Dye-ing to tell you

Quite some time ago I saw India Flynt's book Eco Colour: Botanical Dyes for Beautiful Textiles in a bookstore.  I was intrigued by it, but didn't buy it since I was traveling and the book is fairly large and cumbersome.  And, besides I thought, I really don't like this mottled effect of muted colours.  I like the vibrants clear colours of flowers and the rainbow.

But that changed.  It really is amazing how ones taste does change when one starts do dye with natural materials.  I have come to a new appreciation of greeny yellows, browns and grays.  And my preference for evenly dyed yarn and fabric... Completely gone.  I now love the mottled, splotsy (I guess that's not a word) effect that can be achieved with natural materials.  I decided to try some eco dyeing the other day.  I started with an old not-very-white-anymore-t-shirt and then progressed onto a silk scarf that I had bought especially to try to do some eco dying.

I loved the whole process.  Picking leaves and flowers and arranging them onto the fabric, wondering which leaves would leave a mark and how they would look.  Admiring the wonderful colours, knowing that the end result will be completely different from the original composition.  Choosing a branch, wondering which wood would give what effect, and then rolling the fabric onto the chosen branch, tightly.  Tying the  whole thing into a tight bundle hoping that the branch would fit the largest pot, which of course it didn't since I didn't measure before I sawed it.  I didn't steam, I boiled the whole lot.  Wonder if the effect is different that way.  Probably.  Add rust water.  Is that too much or too little?  Have I ruined the whole thing?  Then the difficult time to wait for a while.  I've read some people wait for weeks and months.  What are they made of?  I waited an hour and it was difficult.  And whooo!  What fantastic result.  I love the way the scarf turned out.  Those wonderful patterns that I wasn't aware that I was creating.  I really, really like the effect.

I also loved the t shirt immediately.  Wore for dinner the same day.  And also wore it work.  And then proceeded to dye some more.  The next one was confiscated by a daughter.  That's a compliment, I'm sure.  Then I gave her a few old t's to take on a camping trip around the country.   She wants to gather plants where they stop to camp and arrange them onto the fabric and make a bundle which she'll boil when she gets a chance.  Adding rusted nails and old twigs all adds to the final result.  It'll be exciting to see what she comes up with since they are driving around the whole island and she will be picking plants in very different locations.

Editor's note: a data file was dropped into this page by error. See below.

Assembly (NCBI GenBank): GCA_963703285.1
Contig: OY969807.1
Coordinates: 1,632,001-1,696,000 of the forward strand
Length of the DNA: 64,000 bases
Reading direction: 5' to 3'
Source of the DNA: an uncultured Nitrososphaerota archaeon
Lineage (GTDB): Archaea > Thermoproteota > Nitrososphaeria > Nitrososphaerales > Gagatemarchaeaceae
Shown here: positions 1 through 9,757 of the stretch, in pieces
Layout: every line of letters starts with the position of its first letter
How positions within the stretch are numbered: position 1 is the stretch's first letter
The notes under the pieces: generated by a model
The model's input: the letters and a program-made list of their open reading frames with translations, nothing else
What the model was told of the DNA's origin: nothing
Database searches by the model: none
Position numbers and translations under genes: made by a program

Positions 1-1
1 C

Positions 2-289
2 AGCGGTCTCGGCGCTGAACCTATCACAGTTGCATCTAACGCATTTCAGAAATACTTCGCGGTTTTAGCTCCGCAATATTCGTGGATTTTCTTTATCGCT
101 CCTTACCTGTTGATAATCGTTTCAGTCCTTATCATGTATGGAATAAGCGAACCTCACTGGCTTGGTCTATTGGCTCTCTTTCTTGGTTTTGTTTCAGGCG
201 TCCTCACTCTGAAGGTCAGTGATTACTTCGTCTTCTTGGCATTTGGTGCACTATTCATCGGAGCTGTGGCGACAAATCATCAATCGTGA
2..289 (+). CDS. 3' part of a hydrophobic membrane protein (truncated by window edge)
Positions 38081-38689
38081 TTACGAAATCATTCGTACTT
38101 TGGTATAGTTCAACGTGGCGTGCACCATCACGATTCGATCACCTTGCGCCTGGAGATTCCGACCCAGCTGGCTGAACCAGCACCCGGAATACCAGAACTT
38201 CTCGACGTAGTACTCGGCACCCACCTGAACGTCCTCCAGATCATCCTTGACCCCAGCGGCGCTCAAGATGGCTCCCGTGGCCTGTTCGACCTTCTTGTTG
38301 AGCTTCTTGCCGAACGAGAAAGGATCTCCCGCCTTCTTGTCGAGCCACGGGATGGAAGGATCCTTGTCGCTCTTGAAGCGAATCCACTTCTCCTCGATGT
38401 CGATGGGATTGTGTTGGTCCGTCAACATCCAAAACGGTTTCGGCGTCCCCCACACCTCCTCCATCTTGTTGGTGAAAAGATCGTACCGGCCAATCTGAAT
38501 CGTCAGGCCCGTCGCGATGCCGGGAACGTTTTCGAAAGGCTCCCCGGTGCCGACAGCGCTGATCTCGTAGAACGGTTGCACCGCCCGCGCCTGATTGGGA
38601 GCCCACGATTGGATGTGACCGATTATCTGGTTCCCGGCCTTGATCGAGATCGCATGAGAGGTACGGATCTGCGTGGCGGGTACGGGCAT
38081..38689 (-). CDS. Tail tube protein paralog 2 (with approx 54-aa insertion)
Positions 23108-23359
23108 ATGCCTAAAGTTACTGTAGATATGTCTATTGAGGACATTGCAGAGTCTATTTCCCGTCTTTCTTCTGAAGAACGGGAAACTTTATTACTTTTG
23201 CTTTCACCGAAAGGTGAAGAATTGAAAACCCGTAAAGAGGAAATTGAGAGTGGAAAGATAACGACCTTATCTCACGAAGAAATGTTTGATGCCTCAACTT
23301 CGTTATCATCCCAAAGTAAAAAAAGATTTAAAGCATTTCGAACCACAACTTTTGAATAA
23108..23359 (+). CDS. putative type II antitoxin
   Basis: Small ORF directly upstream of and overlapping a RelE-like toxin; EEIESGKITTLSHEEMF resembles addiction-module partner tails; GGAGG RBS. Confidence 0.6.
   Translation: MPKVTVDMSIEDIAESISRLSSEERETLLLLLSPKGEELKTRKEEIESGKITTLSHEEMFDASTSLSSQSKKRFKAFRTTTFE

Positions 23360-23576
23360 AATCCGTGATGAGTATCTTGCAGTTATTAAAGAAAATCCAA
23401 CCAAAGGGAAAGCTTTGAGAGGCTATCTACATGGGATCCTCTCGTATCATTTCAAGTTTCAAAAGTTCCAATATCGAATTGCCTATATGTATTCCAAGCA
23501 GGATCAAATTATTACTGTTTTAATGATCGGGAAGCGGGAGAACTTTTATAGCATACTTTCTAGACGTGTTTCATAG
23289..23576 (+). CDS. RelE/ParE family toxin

This is so easy to do and my shabby old t's look really respectable when they have been through this process.  No longer gray and dingily, they look like works of art.  I'm hooked.  I almost threw out some of my old t shirts and now I'm Google-ing "t-shirts in bulk".  I can't get enough of dyeing them.  I run out to the garden and pick whatever takes my fancy and arrange it carefully.  That part is tranquil and serene.  Tying it up is fun, the the marks usually show and make some pattern.  Then I have to wait to see what emerges.  I have one waiting right now.  I dyed that in avocado skins which gives a lovely dusty pink colour.  Then I put leaves on it and boiled it for an two hours or so.  I put some rust water on it and some copper water also (that is poisonous, but I'm careful) to get some effects.  The rust water produces the grays and blacks, the copper water enhances some green colors from leaves.  Both act as mordants, along with the tannins in the tree branch.  But all very unpredictable in combination with the different leads and flowers.

I can't wait any longer.  I'm unrolling the bundle.  It's all excitedly mottled and splotsy (that should be a word even if it isn't) and I'm sure it's the best one yet.


Comments

  1. Absolutely fascinating. It's quite amazing to go "back to basics", isn't it, and color fabric and other items the natural, old-fashioned way? 'Definitely agree regarding natural colorants and dyes, too. I just love Nettle Leaf as a natural colorant in particular; such a beautiful, speckled green it yields (although I've only used it for soap).

    ReplyDelete
  2. Wow! What a beautiful result. I would love to see a tutorial of this process if you ever decide to do that. Off now to google..... :)

    ReplyDelete
  3. You will probably enjoy Trace Willan's blog, SoewnEarth. I did a workshop with her, and she showed us how to use egg yolk on cotton to get a brighter, clearer leaf imprint. The egg yolk provides protein. Here's a link to her tutorial on her blog. http://soewnearth.blogspot.com.au/2011/10/egg-on-cotton.html

    ReplyDelete
  4. Yea, I love this process and I have made 3 t's now. I think a tutorial is easy to do since I photograph everything I do (well most things... al lot of thing). I appreciate the link about using egg. I need to try that.

    ReplyDelete
  5. OMG Ambra, this may seriously be the coolest thing I have ever seen! It looks amazing!

    ReplyDelete

Post a Comment

Popular Posts